Tuesday, July 30, 2013

Sri Lanka Unites’ Future Leaders Conference Season Five - A Teacher’s Perspective

By Stafford D. Oliver

The drive from Kandy to Galle took most of the day. The bus left early in the morning, which may partly explain why the students and fellow teachers I was with from Trinity College were relatively quiet the whole time. Or maybe there was a nervous anticipation of what the next five days would bring, with everyone wondering what would happen.

Those feelings came to an abrupt end as soon as we entered the gates of Sangamitta Balika Vidyalaya. The excited shouts of volunteers could be heard and their colourful signs were quickly spotted. “Colombo Chargers! Colombo Chargers!” “Vavuniya Vikings! Vavuniya Vikings!” “Polonaruwa Pirates! Polonaruwa Pirates!” “Ampara Avengers! Ampara Avengers!” “Jaffna Giants! Jaffna Giants!”“Kandy Knights!” “Gampaha Gators! Gampaha Gators!” The scene became louder as each group shouted its name, beckoning the students as they registered to form into the groups with which they would spend the next five inspiring days.

The first day of FLC 5 happened a month ago, but the scenes are still vivid in my mind. It seems like yesterday because its impact was so great – nearly 700 students and 70 teachers from all of the districts and provinces of Sri Lanka, working together as leaders and friends. From the very first day the students blossomed, going from apprehensively staring at the ground to joyfully shouting their team name wherever they went. What was so special for me was seeing and hearing students genuinely represent districts where they were not from and maybe had never even visited.

The students’ eager energy served as good examples of what would happen for the older group of participants. For connecting with new people and sharing experiences to reach new understandings were not only the tasks of the young people, but were also undertakings of the teachers. At the first teacher’s meeting, it was announced that I was not only a teacher at Trinity College Kandy but that I was also an American in Sri Lanka on a project with the United Nations Association of Scotland. There was an assumption that everything would be completely new for me, which was true in only some ways. No, it was not the first time that I would eat with my hands. Yes, it was the first time that I had stayed at a girls’ Buddhist school. But no, this was not my first time in Galle. With such a diverse group, it would have been appropriate to pose these questions at the start to all of the teachers and students who came from all of the island’s communities. All of us had life changing experiences.

Each subsequent day introduced a full schedule and important themes for the young leaders to consider. Thankfully, some of the same speakers also addressed the teachers with enriching group discussions. We discussed the importance of physical well-being as well as mental and emotional health with a doctor and a social worker. The conversations centred around how teachers and educators have tremendous roles in shaping, guiding and influencing the youth, and thus also the future of the country. Justice Shiranee Tilakawardane, in a challenging and inspirational discussion, explored the importance of attitude and awareness of the issues facing young people. We considered the themes of the S.H.O.W. You Care campaign which seeks to end harassment of women, in addition to promoting the kind of environment which will lead to everyone fulfilling their potential.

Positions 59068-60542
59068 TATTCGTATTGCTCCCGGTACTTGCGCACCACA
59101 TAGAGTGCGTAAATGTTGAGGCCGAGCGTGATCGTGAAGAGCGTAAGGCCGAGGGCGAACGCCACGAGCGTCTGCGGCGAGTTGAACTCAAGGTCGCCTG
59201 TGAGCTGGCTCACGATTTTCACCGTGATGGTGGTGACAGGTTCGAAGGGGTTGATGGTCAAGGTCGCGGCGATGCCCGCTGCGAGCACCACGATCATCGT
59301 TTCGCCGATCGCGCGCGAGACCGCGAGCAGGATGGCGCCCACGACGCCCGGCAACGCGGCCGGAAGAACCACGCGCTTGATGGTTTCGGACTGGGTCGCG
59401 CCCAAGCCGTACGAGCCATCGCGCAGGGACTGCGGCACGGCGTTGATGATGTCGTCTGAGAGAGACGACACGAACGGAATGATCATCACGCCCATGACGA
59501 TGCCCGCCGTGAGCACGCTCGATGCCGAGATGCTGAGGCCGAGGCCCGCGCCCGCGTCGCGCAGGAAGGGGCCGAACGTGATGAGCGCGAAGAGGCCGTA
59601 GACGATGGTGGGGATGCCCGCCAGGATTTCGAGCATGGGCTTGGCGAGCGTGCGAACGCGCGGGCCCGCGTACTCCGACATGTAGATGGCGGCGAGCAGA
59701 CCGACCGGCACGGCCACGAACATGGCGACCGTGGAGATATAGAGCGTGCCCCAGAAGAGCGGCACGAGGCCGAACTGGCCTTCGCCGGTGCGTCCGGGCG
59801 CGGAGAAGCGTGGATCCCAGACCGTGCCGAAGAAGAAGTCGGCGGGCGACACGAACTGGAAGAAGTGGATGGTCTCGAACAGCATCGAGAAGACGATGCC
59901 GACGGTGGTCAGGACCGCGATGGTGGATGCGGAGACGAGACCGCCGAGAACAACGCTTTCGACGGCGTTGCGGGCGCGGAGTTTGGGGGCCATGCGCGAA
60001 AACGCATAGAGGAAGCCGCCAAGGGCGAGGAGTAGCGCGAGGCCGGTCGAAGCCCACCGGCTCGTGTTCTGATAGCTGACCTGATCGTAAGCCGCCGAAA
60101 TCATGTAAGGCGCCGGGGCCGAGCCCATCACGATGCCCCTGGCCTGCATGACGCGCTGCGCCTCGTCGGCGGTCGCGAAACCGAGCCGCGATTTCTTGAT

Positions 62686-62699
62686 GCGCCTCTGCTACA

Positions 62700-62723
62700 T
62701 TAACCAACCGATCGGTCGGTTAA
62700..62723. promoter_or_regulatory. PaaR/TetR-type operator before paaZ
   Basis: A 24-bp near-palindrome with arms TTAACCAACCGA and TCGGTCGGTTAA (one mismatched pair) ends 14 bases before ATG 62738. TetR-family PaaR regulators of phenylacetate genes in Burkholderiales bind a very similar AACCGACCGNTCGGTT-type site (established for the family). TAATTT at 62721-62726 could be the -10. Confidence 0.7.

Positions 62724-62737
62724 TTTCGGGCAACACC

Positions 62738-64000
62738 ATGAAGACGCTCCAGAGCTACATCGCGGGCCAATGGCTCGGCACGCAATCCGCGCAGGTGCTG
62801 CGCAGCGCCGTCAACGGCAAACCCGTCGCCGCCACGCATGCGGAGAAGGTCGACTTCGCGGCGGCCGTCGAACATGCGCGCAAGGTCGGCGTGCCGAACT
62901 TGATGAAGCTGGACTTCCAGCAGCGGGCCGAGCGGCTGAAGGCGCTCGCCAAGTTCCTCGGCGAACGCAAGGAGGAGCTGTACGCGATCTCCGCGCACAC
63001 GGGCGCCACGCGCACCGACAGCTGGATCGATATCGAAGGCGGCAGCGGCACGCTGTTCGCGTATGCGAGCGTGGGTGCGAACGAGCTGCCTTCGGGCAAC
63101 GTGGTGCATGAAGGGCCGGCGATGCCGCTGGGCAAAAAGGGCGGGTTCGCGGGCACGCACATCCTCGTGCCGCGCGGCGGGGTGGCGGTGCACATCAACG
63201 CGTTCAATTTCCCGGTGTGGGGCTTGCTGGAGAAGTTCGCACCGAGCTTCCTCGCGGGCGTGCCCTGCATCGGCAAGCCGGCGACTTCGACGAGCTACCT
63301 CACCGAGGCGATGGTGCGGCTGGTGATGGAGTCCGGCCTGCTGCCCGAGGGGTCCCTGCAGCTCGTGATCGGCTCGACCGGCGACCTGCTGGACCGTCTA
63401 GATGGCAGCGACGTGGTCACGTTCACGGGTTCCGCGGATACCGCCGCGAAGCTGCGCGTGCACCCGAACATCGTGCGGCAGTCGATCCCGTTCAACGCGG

There was also a thorough, open and frank conversation with Mr. Kushil Gunesekera, the founder of the Foundation of Goodness. He told us his stories about how he left a lucrative career to benefit rural families, challenging the idea that development and peace are about wealth and prosperity. We discussed how important it is to just give others a chance to nurture their talents and abilities, regardless of their income, place of residence, ethnicity, political ideology or religion.

Though there were many serious matters to consider, there was also a nice balance of fun and personal expression. Visits to Galle Fort and Matara offered comfortable getaways to see the diversity of Sri Lanka. The speeches and dramas composed by the 25 groups of students provided a thoughtful platform to explore issues as well as a warm up for the singing and dancing that occurred during the evening musical performances. It’s wonderful to train leaders and cultivate peace, but it’s still rewarding to see kids be kids, jumping up and down and singing arm-in-arm at the top of their lungs, without the worries of religious, ethnic, class, or caste tension.

There may or may not be actual magicians in Matara, rhinos in Ratnapura, mustangs in Mullativu or titans in Trincomalee. But, undoubtedly, there is immense talent and promise amongst the young peoples of Sri Lanka to ensure a better future. The incredible work of Sri Lanka Unites drives me, and probably all of the participants of FLC 5, forward with boundless inspiration and hope. 

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